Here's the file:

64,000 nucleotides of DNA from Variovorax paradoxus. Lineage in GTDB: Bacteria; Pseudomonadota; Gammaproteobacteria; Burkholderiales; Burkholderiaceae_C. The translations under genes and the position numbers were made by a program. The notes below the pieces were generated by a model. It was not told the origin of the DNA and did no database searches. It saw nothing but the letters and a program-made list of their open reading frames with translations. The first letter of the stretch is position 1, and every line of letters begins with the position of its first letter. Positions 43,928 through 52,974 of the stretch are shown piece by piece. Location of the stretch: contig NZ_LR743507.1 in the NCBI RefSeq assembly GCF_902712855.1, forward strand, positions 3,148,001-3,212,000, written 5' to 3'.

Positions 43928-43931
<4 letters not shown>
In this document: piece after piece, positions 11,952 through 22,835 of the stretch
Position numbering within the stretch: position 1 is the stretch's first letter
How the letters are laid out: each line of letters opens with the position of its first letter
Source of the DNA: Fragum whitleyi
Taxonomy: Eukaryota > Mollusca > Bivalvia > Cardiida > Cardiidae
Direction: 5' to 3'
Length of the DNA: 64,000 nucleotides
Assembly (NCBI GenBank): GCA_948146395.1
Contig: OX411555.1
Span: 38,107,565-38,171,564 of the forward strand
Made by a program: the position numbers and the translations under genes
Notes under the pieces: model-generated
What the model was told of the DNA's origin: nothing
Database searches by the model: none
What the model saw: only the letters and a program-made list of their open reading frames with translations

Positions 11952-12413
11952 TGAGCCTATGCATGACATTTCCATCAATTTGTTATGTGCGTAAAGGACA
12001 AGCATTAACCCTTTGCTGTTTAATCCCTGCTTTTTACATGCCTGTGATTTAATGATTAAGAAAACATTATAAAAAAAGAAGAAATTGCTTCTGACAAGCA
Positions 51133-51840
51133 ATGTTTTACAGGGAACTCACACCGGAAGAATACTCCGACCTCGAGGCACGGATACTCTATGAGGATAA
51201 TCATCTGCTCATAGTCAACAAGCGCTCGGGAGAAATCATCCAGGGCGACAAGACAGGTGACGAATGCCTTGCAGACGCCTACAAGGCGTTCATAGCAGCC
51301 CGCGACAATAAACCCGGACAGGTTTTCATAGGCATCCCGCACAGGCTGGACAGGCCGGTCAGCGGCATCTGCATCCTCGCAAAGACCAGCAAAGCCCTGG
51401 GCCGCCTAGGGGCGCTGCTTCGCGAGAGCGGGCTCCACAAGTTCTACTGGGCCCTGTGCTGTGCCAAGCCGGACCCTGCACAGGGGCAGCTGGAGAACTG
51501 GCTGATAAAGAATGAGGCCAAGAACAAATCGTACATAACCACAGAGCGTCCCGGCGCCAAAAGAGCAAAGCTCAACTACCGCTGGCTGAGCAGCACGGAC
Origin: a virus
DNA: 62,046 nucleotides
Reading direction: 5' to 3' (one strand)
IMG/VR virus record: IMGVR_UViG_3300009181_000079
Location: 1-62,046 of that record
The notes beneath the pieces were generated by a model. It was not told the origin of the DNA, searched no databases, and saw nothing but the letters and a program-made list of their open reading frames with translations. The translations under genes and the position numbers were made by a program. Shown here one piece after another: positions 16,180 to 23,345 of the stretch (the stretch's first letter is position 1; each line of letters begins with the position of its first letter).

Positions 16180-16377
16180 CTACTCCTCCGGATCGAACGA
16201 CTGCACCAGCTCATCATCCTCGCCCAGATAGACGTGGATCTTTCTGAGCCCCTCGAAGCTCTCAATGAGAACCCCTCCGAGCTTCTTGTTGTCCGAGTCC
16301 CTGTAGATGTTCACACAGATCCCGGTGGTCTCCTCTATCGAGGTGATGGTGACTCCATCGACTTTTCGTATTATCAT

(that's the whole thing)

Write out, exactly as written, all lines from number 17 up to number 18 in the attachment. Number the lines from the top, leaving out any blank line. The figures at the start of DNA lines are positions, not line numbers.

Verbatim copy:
Database searches by the model: none
What the model saw: only the letters and a program-made list of their open reading frames with translations